The House Intelligence Committee grilled Donald Trump Jr. for some seven hours Wednesday about his Russia contacts during the 2016 campaign. During the classified hearing, President Trump’s eldest son was asked about his now-infamous June 2016 Trump Tower meeting with a Russian lawyer where Trump Jr. was expecting dirt on Hillary Clinton from the Russians. Trump Jr. was also asked about his interactions with the president following the meeting and, specifically, in crafting his response in July to the imminent New York Times story that was set to expose the suspect meeting. When asked about these discussions, however, Trump Jr. cited attorney-client privilege and refused to respond.
To be clear, neither Trump is a lawyer. Trump Jr., however, asserted attorney-client privilege for the father-son conversation based on the fact, he says, there was a lawyer in the room at the time, according to Rep. Adam Schiff (D-Calif.). “I don’t believe you can shield communications between individuals merely by having an attorney present,” Schiff said after the hearing. “That’s not the purpose of attorney-client privilege.”
The Trump Tower meeting itself is clearly important in the overall investigation into whether the Trump campaign colluded with Russia, but the aftermath of the meeting that the 38-year-old refused to discuss could also be a game-changer. If Trump Jr., for instance, told his father about the meeting if would mean that candidate-Trump himself was aware as far back as June 2016 of Russian efforts to damage Hillary Clinton and his campaign’s effort to solicit information that might do the same. “Trump Jr. said he didn’t tell the president about the meeting between Trump campaign officials and Russians when it happened,” according to the Associated Press.
But Trump Jr. did communicate about the meeting with President Trump at some point, at the very latest, after Times article dropped. The nature of these discussions that Trump Jr. refused to discuss is particularly important because of President Trump’s reported input on drafting his son’s statement in response to the story. Trump Jr. told the House committee that he exchanged text messages with now-White House communications director Hope Hicks about the meeting and how to respond. Hicks and President Trump were aboard Air Force One at the time returning from the G-20 summit in Germany and the Washington Post reported two weeks after the fact that President Trump was directly involved in crafting Trump Jr.’s initial, false statement.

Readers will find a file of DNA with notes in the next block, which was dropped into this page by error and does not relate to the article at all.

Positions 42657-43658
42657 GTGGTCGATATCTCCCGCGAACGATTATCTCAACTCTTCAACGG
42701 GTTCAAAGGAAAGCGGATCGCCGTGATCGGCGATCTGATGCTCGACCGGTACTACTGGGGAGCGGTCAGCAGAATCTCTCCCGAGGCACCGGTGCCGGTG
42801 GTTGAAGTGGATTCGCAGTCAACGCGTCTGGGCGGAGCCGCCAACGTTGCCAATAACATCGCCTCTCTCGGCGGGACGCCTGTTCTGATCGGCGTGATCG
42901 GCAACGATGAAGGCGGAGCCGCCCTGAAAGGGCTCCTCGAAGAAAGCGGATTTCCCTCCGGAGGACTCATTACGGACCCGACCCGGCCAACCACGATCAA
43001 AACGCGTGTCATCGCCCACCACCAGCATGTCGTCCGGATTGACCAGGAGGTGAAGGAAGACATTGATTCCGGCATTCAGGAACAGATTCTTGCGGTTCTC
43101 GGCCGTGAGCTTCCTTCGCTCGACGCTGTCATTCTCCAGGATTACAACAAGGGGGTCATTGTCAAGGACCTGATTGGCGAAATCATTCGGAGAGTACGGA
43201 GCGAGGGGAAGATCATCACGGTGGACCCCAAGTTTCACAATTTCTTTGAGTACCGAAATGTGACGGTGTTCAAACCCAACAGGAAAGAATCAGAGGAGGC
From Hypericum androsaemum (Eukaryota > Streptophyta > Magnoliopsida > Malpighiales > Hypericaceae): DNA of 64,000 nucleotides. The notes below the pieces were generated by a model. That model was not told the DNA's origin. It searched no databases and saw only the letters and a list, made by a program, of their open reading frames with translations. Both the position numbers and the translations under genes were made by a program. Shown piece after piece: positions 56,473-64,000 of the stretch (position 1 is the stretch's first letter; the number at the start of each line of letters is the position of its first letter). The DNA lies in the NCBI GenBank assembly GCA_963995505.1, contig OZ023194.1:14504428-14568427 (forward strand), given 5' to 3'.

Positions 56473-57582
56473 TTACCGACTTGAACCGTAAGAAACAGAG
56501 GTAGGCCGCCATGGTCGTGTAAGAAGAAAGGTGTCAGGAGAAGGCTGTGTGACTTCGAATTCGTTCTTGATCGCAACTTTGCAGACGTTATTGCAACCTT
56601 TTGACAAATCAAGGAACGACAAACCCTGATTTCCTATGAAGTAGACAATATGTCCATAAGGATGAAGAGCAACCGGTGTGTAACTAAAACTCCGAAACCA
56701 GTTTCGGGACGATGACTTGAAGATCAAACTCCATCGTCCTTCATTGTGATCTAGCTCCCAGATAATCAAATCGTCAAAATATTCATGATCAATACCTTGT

Flying home from Germany on July 8 aboard Air Force One, Trump personally dictated a statement in which Trump Jr. said that he and the Russian lawyer had “primarily discussed a program about the adoption of Russian children” when they met in June 2016, according to multiple people with knowledge of the deliberations. The statement, issued to the New York Times as it prepared an article, emphasized that the subject of the meeting was “not a campaign issue at the time.” The claims were later shown to be misleading…
Air Force One took off from Germany shortly after 6 p.m. — about noon in Washington. In a forward cabin, Trump was busy working on his son’s statement, according to people with knowledge of events. The president dictated the statement to Hicks, who served as a go-between with Trump Jr., who was not on the plane, sharing edits between the two men, according to people with knowledge of the discussions. In the early afternoon, Eastern time, Trump Jr.’s team put out the statement to the Times.
The circumstances around the statement and the intimate involvement of President Trump are legally perilous. While lying to the press is not against the law, if the president can be shown to have knowingly crafted a false statement it would speak to his intent in lying about the meeting which would help Mueller’s team lay the groundwork for an obstruction charge.
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